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Passion and Compassion — With Style
Title: Head, Alliance and Advocacy Relations
Education: BA, University of Kentucky; MBA, Cornell
Family: The Q crew, husband Quincy, her go-to advisor; her children, Quintin and Quinlyn, who keep her tech-savvy; her parents, Gloria Beeler and James Beeler, who still provide guidance, mostly unsolicited
Hobbies: Travel, Twitter, mentoring, community service
Bucket List: Visit all seven continents, still to go: Africa, Antarctica, South America, and Australia
Awards/Honors: MMM Hall of Femme, 2017; DTC Perspectives Top 25 Marketer of the Year, 2009
Associations: Healthcare Businesswomen’s Association, San Francisco chapter board, president; GenenPAC Board of Directors; Girls for A Change, board of directors; Delta Sigma Theta, San Francisco Peninsula Foundation, board of directors
Tweet at: @execqstyle
Over the course of her career, Quita Highsmith has either promoted, coached, or personally helped grow the careers of hundreds of employees.
It’s what gives her greatest joy, and even 20 years later she is still in touch with people from teams she once managed.
“That feeling of helping others succeed never gets old,” she says.
Attracting and retaining top talent is imperative since the brightest minds are instrumental to a company’s growth and success, she says.
Ms. Highsmith has seamlessly transitioned across functions and has been successful in leading a variety of sales/marketing and advocacy teams across many therapeutic areas.
Today, as head of alliance and advocacy relations at Genentech, Ms. Highsmith is focused on engaging with patients and patient groups. She says in patient advocacy, inclusiveness is critical to engagement.
“Patients want to be heard and want a platform to share ideas,” she says. “Working with diverse groups allows us to amplify their voice within the company so that we can partner to create better outcomes.”
Sustainability matters to Ms. Highsmith, who is highly invested in making sure that she and her team make systematic changes to patient programs where and when they are needed.
“Whenever I meet someone or hear how Genentech has personally impacted patient lives, it makes a profound difference in how I do my work; and being able to work at one of the best companies in the world is a privilege,” she says.
One of the big challenges she faced early in her career was that as a Marine Corps spouse she and her husband moved quite regularly. As a result, she had to take ownership of her career and develop relationships within her firm and other companies to keep her career on track. In the end, she says being flexible helped her to grow her career, in addition to making good friends, learning new cultures, and enjoying different environments.
Ms. Highsmith takes a visionary approach to leadership, saying it’s important to help teams take the “balcony view” to see what is out there and ahead of them in order to prepare. She says this perspective provides focus on the long game and not just short-term gains.
Innovation, she says, requires feedback on what can be done differently or better from both internal and external sources.
Innovation stumbles when companies aren’t willing to challenge the status quo or when leaders are surrounded by an echo chamber or where ideas aren’t shared.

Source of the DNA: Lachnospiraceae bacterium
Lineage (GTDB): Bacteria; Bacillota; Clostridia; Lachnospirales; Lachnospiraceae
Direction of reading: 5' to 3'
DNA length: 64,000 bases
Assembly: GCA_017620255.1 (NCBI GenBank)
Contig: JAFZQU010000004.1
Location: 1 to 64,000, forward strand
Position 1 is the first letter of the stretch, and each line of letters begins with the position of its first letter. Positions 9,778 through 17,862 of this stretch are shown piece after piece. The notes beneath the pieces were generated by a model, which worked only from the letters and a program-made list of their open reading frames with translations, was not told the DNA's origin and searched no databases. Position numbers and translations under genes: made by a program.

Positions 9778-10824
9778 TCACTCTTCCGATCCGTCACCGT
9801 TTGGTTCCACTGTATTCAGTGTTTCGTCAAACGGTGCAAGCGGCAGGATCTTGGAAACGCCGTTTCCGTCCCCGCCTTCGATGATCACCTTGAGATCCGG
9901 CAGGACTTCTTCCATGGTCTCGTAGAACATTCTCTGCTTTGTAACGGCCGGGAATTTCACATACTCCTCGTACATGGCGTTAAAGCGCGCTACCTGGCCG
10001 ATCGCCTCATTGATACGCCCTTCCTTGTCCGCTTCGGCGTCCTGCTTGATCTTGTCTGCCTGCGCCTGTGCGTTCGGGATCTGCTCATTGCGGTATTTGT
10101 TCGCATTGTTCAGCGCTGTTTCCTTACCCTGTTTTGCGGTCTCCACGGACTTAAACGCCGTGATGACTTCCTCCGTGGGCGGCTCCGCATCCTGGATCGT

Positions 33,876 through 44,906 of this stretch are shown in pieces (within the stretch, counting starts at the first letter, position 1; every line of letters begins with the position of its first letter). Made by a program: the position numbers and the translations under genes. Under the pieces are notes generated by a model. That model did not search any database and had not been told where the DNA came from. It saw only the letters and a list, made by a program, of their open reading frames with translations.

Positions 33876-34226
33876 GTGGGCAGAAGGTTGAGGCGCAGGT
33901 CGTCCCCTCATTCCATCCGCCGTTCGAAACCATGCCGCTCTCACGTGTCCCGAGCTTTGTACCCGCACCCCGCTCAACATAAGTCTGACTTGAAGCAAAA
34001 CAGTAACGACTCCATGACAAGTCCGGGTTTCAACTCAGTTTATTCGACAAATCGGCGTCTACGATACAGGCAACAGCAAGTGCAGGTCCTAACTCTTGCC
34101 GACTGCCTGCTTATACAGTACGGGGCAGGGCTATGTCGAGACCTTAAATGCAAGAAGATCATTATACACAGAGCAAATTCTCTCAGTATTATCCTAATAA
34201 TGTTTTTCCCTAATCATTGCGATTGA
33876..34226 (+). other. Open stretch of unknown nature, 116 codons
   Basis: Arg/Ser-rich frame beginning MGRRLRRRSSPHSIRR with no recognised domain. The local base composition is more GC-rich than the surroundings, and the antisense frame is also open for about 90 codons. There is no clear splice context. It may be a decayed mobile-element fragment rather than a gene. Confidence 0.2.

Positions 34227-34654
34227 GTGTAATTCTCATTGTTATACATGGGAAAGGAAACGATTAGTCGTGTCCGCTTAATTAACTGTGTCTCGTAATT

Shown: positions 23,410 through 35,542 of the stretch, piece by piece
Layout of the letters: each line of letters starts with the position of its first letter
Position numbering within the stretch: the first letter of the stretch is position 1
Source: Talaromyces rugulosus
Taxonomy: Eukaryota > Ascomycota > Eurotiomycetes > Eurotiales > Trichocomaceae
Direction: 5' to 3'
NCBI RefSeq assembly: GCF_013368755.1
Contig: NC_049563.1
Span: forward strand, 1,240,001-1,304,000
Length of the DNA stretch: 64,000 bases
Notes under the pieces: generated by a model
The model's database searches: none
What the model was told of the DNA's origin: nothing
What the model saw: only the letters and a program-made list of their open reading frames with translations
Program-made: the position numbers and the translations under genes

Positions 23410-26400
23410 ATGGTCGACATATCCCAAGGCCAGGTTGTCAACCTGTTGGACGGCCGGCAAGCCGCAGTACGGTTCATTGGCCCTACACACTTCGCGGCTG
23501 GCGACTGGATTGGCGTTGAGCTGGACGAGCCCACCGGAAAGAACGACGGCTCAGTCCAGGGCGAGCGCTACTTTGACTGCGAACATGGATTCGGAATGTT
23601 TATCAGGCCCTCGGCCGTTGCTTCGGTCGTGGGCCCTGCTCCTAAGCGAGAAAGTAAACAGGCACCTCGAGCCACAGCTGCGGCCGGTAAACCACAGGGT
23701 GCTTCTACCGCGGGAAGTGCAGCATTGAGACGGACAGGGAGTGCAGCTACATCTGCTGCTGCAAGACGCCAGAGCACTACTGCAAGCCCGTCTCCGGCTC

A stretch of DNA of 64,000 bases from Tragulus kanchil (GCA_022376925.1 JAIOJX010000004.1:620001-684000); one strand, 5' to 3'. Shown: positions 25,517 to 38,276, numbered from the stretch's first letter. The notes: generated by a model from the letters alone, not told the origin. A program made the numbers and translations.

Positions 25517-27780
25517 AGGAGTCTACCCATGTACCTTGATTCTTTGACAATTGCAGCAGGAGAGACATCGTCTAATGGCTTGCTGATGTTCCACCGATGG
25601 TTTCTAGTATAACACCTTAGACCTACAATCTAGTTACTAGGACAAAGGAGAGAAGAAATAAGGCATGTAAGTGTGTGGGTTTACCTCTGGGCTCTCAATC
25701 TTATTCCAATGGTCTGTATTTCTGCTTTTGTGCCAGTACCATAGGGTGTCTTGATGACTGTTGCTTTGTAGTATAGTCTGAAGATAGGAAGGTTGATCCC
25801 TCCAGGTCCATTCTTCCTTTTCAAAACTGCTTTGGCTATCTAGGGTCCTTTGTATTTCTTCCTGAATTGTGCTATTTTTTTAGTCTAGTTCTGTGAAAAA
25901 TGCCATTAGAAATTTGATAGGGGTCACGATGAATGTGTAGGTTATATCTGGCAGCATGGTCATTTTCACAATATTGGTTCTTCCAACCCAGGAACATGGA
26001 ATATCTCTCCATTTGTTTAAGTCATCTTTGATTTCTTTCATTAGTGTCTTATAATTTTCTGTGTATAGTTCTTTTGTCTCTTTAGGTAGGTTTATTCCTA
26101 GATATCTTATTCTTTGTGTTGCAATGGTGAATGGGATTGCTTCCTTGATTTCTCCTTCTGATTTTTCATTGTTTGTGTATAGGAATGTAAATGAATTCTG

“We must reward the collaborators, the people who speak up and think differently so that we can innovate,” she says.
She inspires through genuine interest in others.
“People can spot from a mile away when a leader is not authentic,” she says. “Leaders also have to have a vision, know what good looks like, and, most of all believe in what can be accomplished.”
Mentoring and community service are important to Ms. Highsmith, who embraces her mother’s ethos: “to whom much is given, much is expected.”
“I wouldn’t be here without mentors, and I have a sense of duty to give back to help the next generation,” she says. “I love interacting with people and supporting their development.”
She advises everyone to have their own board of directors to act as professional mentors and connectors. Ms. Highsmith says it’s important to have people who can provide career advice about a current role, guidance for future goals, or act as a consultant about people or business opportunities or problems.
Giving back is important to Ms. Highsmith, and she serves on four nonprofit boards, adding that it’s up to each person to use his or her gifts to lift others. Ms. Highsmith, who is leader in the Healthcare Businesswomen’s Association, is committed to causes that enhance gender parity and opportunities for girls and women. (PV)
A Tireless Champion
Company: The Lappin Company
Education: Wheelock College
Family: Her father, who has been her most significant mentor
Bucket List: Going on a cruise around the world, living in several other countries, becoming a grandma
Awards/Honors: HBA Innovation Award, 2017; HBA Boston CAP Volunteer Award, 2013
Associations: Healthcare Businesswomen’s Association, Women’s Foundation of Florida
In the 28-plus years of her very successful career, Bonnie Lappin has gained international recognition as an expert recruiter and advisor to companies in their search for the best talent. She founded The Lappin Company in 1989, an executive search firm focused on diversity and inclusion and on working with candidates to develop their three- to five-year career plans.